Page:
Wow, what a trip.
It all started at 7am at Leeds Bradford Airport. I was a little worried about how heavy all my equipment would be, will they charge me excess baggage or will I get away with it. Well, I did, they did not bat an eyelid. My booth and puppets were only approx. 25 Kgs, so they allowed that.
Flight from Leeds Bradford to Heathrow was fine and was advised to pick up my luggage at Heathrow rather than it disappearing at Leeds Bradford and being transferred to the correct flight, which was a relief as again this is another thing to worry about, will the luggage get there. Doing P&J with now puppets or booth would be quite interesting!. I took my baggage to the EL AL checking in which had several very long queues with armed police milling about. I was singled out and questioned for 30 minutes regarding why I was going to Israel, who I was seeing etc etc. I of course had the necessary work visa supplied by the centre in Holon, but again they wanted more information. Trying to explain what a P&J show is to an Israeli is an experience, they in the main have not heard of the show, even those working in the UK. They even resulted in telephoning my contact in Holon to obtain direct confirmation from my contact there. It all ended well and I was allowed to go through and wait a couple of hours for the flight.
Once reaching Israel, it took me a good hour to be processed, but I made it will all my baggage. I was met at the airport and taken to a very nice hotel in Bat Ram, just down the coast.
The next day I was scheduled to perform at the Steinberg Cultural Centre in Holon (a city which is next to and in fact merges with Tel Aviv) at 5pm and 7pm. This was an all ticket affair and was sold out. The audience was about 150 in size each performance, kept to this intimate size on purpose. I have my own interpreter and she did really well to keep up with the show, but it worked. I had all the children shouting back "Oh no you didn't" to Punch in Hebrew. This is perhaps a first as I do not know of any other Punch and Judy being simultaneously translated into Hebrew before. In fact I am not sure if P&J has been performed in Israel before, I could have been the first, but hopefully not the last.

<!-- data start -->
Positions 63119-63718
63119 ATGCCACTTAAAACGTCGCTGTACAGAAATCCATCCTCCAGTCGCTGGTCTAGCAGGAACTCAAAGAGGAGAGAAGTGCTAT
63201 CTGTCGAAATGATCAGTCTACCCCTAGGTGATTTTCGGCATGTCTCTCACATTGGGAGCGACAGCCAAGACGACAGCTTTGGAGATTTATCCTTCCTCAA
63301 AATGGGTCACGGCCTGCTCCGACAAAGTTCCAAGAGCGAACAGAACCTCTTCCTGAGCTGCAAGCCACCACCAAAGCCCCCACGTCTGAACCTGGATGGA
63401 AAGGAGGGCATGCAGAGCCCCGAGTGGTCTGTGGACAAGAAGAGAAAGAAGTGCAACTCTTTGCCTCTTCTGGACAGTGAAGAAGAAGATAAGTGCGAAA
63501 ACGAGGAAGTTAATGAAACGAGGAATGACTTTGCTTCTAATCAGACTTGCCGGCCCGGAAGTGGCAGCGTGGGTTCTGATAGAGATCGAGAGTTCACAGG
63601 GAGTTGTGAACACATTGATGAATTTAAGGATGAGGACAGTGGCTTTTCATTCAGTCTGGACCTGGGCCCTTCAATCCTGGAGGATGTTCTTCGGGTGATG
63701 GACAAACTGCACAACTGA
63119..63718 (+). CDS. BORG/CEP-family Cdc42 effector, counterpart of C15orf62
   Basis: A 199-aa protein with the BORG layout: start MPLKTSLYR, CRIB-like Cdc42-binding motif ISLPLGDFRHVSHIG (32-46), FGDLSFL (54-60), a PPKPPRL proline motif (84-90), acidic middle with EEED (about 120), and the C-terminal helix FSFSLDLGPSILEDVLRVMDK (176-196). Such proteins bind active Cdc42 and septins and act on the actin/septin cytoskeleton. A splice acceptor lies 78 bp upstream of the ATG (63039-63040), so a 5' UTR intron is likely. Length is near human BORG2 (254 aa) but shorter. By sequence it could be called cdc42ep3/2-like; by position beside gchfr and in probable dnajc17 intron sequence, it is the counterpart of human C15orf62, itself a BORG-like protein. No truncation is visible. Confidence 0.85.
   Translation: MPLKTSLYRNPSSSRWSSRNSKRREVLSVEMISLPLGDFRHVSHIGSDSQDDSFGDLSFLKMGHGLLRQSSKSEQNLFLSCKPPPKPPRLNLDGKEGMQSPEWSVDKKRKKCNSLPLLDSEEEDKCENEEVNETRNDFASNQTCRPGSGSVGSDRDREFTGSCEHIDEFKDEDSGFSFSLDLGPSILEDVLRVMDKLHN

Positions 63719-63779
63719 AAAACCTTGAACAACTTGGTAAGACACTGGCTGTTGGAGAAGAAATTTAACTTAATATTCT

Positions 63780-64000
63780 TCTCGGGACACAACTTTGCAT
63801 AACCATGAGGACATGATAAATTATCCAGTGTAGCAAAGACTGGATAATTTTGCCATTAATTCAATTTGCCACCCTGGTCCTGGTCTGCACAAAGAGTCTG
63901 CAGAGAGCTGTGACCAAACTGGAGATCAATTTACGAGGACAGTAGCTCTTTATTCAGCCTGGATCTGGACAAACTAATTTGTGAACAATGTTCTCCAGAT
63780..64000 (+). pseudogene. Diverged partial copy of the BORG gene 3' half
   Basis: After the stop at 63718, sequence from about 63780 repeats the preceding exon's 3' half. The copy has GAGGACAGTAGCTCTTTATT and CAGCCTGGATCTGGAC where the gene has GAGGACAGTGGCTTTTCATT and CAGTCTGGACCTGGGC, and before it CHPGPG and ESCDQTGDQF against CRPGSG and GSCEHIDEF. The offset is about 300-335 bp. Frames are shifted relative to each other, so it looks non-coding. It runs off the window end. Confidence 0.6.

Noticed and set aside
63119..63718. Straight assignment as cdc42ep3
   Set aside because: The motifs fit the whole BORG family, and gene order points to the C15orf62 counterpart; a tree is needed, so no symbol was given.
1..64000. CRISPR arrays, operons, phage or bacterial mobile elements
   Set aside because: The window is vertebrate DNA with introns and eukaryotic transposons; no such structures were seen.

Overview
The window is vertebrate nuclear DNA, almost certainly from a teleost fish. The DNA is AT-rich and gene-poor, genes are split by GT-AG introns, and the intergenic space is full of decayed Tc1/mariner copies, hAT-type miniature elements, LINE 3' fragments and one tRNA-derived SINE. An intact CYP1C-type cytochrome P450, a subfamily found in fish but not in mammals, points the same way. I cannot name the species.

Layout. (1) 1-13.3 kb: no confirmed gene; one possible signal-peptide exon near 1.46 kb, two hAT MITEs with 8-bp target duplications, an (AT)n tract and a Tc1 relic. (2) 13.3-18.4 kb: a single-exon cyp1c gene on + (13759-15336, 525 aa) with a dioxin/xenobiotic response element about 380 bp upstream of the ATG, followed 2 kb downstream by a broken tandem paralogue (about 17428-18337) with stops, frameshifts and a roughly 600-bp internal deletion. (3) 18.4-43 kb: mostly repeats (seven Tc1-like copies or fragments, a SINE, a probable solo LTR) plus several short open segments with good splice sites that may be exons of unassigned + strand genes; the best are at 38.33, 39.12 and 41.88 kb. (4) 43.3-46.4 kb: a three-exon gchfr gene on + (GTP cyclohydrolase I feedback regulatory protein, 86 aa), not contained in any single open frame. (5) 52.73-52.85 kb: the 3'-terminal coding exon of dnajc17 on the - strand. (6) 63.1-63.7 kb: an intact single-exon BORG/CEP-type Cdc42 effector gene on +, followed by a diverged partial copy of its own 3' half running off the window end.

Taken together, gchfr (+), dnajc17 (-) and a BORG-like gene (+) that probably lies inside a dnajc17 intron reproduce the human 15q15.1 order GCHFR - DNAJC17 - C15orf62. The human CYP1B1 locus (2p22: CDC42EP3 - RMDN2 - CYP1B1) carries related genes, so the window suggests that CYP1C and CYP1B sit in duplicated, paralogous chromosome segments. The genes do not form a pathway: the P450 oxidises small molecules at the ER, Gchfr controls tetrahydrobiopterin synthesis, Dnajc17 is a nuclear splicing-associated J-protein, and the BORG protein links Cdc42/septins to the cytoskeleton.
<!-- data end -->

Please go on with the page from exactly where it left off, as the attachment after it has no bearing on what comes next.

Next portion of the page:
The next day I was employed to hold a workshop in the public libary for adults only and in English. I did not really know what to expect and was a little worried about having to fill three hours. Well I set up the booth and was ready with about half an hour to spare. The people attending the workshop started to turn up. All women who had purchased tickets months in advance and travelled from all over Israel to come and see me talk about myself and P&J. Well what an honour, it is not that often you get paid to talk about yourself and your work. Three hours was not enough time, only scratched the surface and was one of the easiest and nicest jobs I have ever had. I did the show for the ladies with the covers off, so they could witness what goes on behind the scenes. I did leave my backdrop on (I work hands in front of face) as this would have been a little off putting for me more than anything. This all went down very well and sparked off many questions about puppetry and Punch, so like I say, it was a dream job.
I was then free to watch the other performers and have a tour of Tel Aviv and surrounding areas, so I did see a bit of the country. The next day I left for home and once through the very though security checks I had a great flight back to London and then onwards to Leeds. It was a great trip and I hope they invite me back one day.